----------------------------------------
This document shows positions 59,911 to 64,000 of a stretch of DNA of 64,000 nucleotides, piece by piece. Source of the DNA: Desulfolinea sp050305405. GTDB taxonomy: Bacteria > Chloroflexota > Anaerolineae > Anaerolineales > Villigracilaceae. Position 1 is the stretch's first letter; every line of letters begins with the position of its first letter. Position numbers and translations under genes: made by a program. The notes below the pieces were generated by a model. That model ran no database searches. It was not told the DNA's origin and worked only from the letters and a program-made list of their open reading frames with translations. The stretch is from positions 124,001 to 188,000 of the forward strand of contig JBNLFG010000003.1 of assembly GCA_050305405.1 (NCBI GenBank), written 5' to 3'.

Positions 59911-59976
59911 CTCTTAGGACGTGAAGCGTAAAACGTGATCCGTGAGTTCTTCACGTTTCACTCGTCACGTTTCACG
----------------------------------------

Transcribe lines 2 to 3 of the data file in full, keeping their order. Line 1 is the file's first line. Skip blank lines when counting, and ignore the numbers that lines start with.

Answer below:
Positions 59911-59976
59911 CTCTTAGGACGTGAAGCGTAAAACGTGATCCGTGAGTTCTTCACGTTTCACTCGTCACGTTTCACG